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We have a house with a lot of 2-prong outlets I'd like to replace. They're all fed by conduits. Multiple people (in real life and online) have told me that replacing them is easy: "Just fish the new cable through the conduit," or, "tie the old cable to the new cable and pull it out."

However, I can't do either of these things if I don't know which conduit-openings belong to the same length of conduit. The conduit out of all of the electrical boxes simply go up or down, and I don't see any of it in the basement or attic (except out of the panel). To make matters worse, almost all of the outlets in the house are on a single circuit, so they could be tied together in almost any way.

So, how can I tell where the ends of the conduit are so I can rewire my house?

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Tough one. Most tracers are intended to identify which circuit breaker is connected to which outlet. Wire tracers generate tones, but seem to work only with unshielded wires (not in conduit). If most outlets are on a single circuit, a full rewiring seems in order. –  bib Aug 29 '13 at 18:24
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@bib: Well, yes, I'd like to do a full rewiring. But I'd also like to utilize the existing conduit if possible. That's the purpose of this question. –  BlueRaja - Danny Pflughoeft Aug 29 '13 at 18:36
    
Don't the conduits end up at the service panel? –  bib Aug 29 '13 at 18:42
    
@bib: Some of them go from the panel to a box somewhere, but some must also go from box to box. I can't just pull the wire at the service panel without unsplicing it first... –  BlueRaja - Danny Pflughoeft Aug 29 '13 at 18:48
    
I prefer the F-Ray images3.wikia.nocookie.net/__cb20071224020934/en.futurama/… –  Jason Aug 29 '13 at 20:36

3 Answers 3

Since you're talking about an electrical circuit with a line/load connection in each outlet, you can start disconnecting one side of the connection and then noting all the receptacles and fixtures that lose power, which will be on the load side of where you disconnected. You can go through a process of elimination. Typically, circuits are wired the shortest distance between outlets, so you can make some intelligent guesses at which junction to try disconnecting next. Of course only work on the wiring with the circuit powered off, use non-contact testers, and other appropriate safety procedures.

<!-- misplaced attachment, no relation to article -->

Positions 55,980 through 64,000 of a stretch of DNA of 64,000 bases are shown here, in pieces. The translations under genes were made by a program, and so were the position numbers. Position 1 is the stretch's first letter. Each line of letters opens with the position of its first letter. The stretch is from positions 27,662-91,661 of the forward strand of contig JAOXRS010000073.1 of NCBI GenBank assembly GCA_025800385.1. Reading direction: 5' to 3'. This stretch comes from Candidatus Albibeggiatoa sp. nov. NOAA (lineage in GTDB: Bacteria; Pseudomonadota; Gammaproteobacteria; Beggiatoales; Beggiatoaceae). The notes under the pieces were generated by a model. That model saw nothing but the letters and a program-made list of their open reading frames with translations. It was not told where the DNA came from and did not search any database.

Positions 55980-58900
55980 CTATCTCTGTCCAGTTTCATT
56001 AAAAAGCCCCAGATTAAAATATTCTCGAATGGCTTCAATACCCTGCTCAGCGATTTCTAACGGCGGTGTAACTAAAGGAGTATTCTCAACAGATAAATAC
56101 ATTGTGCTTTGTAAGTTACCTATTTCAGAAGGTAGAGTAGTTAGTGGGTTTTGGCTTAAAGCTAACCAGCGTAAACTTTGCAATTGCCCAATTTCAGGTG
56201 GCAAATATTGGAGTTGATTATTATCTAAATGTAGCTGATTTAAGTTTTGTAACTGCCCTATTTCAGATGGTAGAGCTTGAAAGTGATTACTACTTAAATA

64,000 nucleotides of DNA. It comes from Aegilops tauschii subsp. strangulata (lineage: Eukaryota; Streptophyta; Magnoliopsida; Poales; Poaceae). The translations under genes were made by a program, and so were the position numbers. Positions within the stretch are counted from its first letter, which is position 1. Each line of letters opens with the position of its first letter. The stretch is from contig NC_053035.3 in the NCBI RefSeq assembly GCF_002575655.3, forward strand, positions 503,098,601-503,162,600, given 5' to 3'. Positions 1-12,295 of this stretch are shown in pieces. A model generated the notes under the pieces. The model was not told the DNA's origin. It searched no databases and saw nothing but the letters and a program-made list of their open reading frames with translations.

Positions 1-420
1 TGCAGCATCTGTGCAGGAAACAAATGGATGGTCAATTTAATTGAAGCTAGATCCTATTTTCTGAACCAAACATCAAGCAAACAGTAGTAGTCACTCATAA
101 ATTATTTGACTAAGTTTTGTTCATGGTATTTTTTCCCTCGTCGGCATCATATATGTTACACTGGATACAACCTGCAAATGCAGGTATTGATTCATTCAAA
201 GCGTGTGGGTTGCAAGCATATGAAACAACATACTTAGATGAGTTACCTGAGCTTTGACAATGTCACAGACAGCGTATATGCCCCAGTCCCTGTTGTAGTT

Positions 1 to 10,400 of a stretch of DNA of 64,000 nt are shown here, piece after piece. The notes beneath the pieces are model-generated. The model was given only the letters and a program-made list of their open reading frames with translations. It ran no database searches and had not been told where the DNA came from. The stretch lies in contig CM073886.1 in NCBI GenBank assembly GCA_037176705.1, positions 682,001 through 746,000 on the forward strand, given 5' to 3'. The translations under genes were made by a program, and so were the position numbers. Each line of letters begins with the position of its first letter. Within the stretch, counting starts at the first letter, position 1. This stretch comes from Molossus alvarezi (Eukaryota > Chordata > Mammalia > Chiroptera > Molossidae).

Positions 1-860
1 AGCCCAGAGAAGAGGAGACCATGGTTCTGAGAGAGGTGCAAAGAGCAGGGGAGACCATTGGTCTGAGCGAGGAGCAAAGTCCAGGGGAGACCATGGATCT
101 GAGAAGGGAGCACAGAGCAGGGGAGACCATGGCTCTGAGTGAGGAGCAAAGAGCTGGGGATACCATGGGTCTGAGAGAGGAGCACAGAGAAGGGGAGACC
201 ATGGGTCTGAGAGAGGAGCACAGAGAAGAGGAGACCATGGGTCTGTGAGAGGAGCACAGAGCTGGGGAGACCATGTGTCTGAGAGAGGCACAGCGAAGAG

Another method you can try is sound. Pipe a small speaker into one end of the conduit, and then put a hose from your ear to the other end to see where the sound is loudest.

When trying to label cat5 that had been run around my home, I've shorted two wires together at each location, with a different colored pair at each place. Then from the other end I just checked for continuity between different pairs.

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My dad worked in a telephone equipment switching office and a few times enlisted my aid in tracing a pair of wires.

The technique is simple: person B goes to where the probable other end of the wires and feels them while person A alternately gently tugs and relaxes on the wire pair under scrutiny.

At first, person B will feel indistinct vague movement—at least in a telephone office situation where there are thousands of wire pairs side-by-side. After some quick elimination, a few dozen will be the focus. Then, by holding them firmly and providing "pull" on them, one can quickly determine which one is the right pair. Confirmation must be made by tugging back in case the wire pairs are closely wrapped.

For a pair of 12 gauge wire in a conduit the possibilities can probably be counted on one hand. Have a "tugger" rattling the wires while the follower take a good guess based on which direction the conduit goes and listen. Once a probably outlet or j-box is determined, open it up and tug on the wires to affirm.

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Use smoke to trace the other end of the conduit.

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Shoot compressed air through empty conduits to find them. –  Mazura Sep 23 at 5:38

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